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3 The more he grows. Celestial natures still
Aspire for home. This Solomon of old,
4 This is the life which, hid above with Christ
In God, doth always (hidden) multiply,
5 Here spirits that have run their race, and fought,
And won the fight, and have not feared the frowns Nor loved the smiles of greatness, but have wrought Their Master's will, meet to receive their crowns.
6 Here is the patience of the saints: this tree
Is watered by their tears, as flowers are fed
7 Here is their faith too, which if you will keep
When we two part, I will a journey make
1 Thou, who dost flow and flourish here below,
To whom a falling star and nine days' glory,
When first my youthful, sinful age
Grew master of my ways,
And darkness for my days;
I flung away, and with full cry
Of wild affections, rid
All gamesters that would bid.
Made life my common stake;
Or that a soul could ache.
False joys, fantastic flights,
These were my prime delights.
Culled flowers and made me posies;
And crowned my head with roses.
I met with a dead man,
Thus unto me began :
What thou hast cut to-day
Quite vanish and decay.'
Wouldst have a wreath that fades not, let them grow, And grow for thee. Who spares them here, shall find A garland, where comes neither rain nor wind.
Jesus, my life! how shall I truly love thee?
As to make man all pure love, flesh a star!
i Up, O my soul, and bless the Lord ! O God,
My God, how great, how very great art thou ! Honour and majesty have their abode
With thee, and crown thy brow. 2 Thou cloth’st thyself with light as with a robe,
And the high, glorious heavens thy mighty hand Doth spread like curtains round about this globe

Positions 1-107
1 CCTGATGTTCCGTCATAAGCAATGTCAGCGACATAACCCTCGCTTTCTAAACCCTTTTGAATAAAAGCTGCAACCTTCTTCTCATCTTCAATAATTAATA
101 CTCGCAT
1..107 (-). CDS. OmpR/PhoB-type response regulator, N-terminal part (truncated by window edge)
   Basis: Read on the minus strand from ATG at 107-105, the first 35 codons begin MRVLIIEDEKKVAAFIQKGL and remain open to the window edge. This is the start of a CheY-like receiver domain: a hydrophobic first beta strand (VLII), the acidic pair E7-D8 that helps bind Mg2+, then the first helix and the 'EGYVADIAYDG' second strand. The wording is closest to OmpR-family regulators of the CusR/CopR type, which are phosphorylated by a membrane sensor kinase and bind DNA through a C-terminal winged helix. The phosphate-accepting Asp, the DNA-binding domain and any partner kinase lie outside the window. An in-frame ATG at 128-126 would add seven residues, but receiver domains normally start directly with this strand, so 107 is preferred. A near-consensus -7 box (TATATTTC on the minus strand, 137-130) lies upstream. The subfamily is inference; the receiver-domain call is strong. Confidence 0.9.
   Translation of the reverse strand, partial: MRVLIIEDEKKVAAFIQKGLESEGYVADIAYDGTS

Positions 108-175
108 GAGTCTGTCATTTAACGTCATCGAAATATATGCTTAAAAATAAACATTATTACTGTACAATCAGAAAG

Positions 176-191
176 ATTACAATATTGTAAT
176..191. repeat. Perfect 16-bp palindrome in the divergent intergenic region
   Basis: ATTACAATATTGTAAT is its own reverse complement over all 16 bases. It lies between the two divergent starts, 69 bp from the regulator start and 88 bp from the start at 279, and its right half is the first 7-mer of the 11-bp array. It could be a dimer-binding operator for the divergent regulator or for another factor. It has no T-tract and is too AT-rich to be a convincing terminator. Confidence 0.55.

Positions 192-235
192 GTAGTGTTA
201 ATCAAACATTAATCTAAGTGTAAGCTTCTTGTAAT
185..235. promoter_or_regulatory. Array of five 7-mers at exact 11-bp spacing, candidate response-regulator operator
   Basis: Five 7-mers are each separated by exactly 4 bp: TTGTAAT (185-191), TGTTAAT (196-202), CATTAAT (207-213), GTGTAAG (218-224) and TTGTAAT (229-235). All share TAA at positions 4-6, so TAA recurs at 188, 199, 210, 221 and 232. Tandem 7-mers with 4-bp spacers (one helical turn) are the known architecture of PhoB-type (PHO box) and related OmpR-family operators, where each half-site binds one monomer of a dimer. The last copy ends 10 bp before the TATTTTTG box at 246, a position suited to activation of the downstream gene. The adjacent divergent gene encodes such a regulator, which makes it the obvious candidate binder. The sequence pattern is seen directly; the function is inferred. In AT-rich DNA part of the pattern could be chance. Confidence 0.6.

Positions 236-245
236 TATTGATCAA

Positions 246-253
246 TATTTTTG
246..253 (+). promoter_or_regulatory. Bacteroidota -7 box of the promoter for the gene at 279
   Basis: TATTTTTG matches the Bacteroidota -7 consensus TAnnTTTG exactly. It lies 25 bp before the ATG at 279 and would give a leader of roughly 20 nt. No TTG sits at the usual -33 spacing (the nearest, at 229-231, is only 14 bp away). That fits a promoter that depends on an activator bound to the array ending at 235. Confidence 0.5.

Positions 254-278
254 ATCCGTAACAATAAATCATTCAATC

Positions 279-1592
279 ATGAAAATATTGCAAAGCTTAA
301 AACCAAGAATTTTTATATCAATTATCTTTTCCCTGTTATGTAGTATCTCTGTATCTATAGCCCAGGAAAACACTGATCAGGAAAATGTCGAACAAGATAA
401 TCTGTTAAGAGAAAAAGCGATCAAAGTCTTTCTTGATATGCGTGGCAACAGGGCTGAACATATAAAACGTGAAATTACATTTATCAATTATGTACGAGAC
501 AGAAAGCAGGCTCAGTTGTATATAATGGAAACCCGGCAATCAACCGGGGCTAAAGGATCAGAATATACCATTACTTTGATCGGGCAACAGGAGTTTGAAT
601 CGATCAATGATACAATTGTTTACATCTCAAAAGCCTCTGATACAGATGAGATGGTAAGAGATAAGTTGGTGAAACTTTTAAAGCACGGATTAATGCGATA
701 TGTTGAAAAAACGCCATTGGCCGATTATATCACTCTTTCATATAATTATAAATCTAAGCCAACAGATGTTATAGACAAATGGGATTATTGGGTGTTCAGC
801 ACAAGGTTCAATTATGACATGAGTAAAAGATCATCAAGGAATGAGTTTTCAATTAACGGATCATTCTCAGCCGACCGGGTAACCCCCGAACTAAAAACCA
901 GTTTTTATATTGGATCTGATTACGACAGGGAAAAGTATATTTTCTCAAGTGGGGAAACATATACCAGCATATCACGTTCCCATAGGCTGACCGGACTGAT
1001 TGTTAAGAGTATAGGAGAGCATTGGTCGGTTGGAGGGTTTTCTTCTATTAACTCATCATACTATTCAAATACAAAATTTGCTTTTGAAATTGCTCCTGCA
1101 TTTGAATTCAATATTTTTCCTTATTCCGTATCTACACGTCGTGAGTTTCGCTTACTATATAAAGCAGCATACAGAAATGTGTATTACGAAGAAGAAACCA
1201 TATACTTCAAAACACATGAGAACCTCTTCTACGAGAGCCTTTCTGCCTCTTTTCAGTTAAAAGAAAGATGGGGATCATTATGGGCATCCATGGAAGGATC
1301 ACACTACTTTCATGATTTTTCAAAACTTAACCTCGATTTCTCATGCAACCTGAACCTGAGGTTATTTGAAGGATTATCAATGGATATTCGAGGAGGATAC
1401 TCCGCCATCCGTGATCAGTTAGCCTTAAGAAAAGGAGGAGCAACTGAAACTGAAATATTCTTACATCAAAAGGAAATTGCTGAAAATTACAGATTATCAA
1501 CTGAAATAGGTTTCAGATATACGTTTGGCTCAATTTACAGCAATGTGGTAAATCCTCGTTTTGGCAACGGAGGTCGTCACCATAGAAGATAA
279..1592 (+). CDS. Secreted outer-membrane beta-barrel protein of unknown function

Of air, and sea, and land. 3 The beams of thy bright chambers thou dost lay
In the deep waters, which no eye can find; The clouds thy chariots are, and thy pathway
The wings of the swift wind.
4 In thy celestial, gladsome messages
Despatched to holy souls, sick with desire And love of thee, each willing angel is
Thy minister in fire.
5 Thy arm unmoveable for ever laid
And founded the firm earth; then with the deep As with a vail thou hidd'st it; thy floods played
Above the mountains steep.
6 At thy rebuke they fled, at the known voice Of their Lord's thunder they retired apace :
Some downwards to their place.
7 For thou to them a bound hast set, a bound
Must languish and decrease.
8 And as thy care bounds these, so thy rich love
Doth broach the earth; and lesser brooks lets forth, Which run from hills to valleys, and improve
Their pleasure and their worth.
9 These to the beasts of every field give drink;
There the wild asses swallow the cool spring:
Their dwellings have, and sing.
10 Thou from thy upper springs above, from those
Chambers of rain, where heaven's large bottles lie, Dost water the parched hills, whose breaches close, Healed by the showers from high.
11 Grass for the cattle, and herbs for man's use Thou mak'st to grow; these, blessed by thee, the
earth Brings forth, with wine, oil, bread; all which infuse
To man's heart strength and mirth.
12 Thou giv'st the trees their greenness, even to those
Cedars in Lebanon, in whose thick boughs
The fir-trees for her house. [choose
13 To the wild goats the high hills serve for folds,
The rocks give conies a retiring place :
And the sun runs his race.
14 Thou makest darkness, and then comes the night,
In whose thick shades and silence each wild beast Creeps forth, and, pinched for food, with scent and sight
Hunts in an eager quest.
15 The lion's whelps, impatient of delay,
Roar in the covert of the woods, and seek
And feed'st them all the week.
16 This past, the sun shines on the earth; and they
Retire into their dens; man goes abroad
Returns home with his load.
17 O Lord my God, how many and how rare
Are thy great works! In wisdom hast thou made Them all; and this the earth, and every blade
Of grass we tread declare.